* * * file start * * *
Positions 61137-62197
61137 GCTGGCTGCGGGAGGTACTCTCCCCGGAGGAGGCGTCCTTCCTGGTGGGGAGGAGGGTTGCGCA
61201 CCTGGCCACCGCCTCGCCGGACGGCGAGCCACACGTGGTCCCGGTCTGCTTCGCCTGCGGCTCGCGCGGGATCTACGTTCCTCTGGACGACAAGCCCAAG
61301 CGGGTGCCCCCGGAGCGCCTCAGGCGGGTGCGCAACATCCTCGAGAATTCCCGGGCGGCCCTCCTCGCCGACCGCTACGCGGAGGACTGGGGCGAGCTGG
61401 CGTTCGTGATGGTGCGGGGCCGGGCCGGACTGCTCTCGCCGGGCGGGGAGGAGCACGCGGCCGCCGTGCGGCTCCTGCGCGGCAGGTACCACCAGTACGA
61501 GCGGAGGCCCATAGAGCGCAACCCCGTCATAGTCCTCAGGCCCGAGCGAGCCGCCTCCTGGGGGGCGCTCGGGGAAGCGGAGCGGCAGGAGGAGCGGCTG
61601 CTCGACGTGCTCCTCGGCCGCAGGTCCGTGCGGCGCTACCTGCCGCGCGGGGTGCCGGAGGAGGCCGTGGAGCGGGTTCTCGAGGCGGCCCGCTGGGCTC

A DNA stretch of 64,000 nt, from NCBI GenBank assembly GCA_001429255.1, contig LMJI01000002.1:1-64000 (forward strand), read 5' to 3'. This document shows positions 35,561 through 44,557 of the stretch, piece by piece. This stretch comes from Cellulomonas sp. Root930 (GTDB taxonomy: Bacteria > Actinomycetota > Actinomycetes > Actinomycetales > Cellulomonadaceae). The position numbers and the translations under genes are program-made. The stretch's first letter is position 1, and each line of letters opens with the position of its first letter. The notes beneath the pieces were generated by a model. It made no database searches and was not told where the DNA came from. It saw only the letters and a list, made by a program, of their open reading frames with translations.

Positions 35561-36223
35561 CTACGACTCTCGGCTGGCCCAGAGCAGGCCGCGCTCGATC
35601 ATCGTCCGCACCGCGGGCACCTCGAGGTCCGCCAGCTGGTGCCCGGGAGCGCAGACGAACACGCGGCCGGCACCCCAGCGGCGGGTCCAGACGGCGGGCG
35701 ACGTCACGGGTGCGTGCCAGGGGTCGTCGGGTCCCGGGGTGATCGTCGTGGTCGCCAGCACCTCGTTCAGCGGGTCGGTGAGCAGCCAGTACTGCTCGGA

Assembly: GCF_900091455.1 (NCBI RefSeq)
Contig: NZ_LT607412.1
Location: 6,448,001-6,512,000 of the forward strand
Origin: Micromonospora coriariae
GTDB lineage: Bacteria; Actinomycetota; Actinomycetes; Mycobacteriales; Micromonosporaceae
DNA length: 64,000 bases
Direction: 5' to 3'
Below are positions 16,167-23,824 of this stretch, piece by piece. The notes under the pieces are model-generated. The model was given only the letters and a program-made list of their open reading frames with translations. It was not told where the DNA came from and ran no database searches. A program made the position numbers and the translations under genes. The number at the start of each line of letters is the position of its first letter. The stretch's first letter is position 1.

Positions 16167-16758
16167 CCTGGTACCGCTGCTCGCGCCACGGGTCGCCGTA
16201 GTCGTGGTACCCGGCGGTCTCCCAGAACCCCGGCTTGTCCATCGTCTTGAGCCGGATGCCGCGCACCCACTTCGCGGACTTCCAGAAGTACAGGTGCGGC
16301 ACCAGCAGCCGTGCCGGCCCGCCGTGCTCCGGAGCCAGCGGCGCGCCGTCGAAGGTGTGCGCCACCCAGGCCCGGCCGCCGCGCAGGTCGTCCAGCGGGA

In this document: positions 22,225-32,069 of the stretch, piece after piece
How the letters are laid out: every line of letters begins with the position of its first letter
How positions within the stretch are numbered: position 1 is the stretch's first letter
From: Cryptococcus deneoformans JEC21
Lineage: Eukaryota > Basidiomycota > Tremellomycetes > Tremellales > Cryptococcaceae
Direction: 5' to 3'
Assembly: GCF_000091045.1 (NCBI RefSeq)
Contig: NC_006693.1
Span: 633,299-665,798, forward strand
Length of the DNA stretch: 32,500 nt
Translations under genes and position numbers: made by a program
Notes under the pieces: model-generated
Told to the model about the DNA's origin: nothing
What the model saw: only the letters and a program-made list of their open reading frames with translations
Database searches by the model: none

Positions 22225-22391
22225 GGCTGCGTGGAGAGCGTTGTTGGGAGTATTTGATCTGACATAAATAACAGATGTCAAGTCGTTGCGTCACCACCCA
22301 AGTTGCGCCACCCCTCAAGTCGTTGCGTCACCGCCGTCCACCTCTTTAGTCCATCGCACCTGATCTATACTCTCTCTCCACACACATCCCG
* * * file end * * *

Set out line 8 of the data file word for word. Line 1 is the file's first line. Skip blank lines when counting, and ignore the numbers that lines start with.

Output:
A DNA stretch of 64,000 nt, from NCBI GenBank assembly GCA_001429255.1, contig LMJI01000002.1:1-64000 (forward strand), read 5' to 3'. This document shows positions 35,561 through 44,557 of the stretch, piece by piece. This stretch comes from Cellulomonas sp. Root930 (GTDB taxonomy: Bacteria > Actinomycetota > Actinomycetes > Actinomycetales > Cellulomonadaceae). The position numbers and the translations under genes are program-made. The stretch's first letter is position 1, and each line of letters opens with the position of its first letter. The notes beneath the pieces were generated by a model. It made no database searches and was not told where the DNA came from. It saw only the letters and a list, made by a program, of their open reading frames with translations.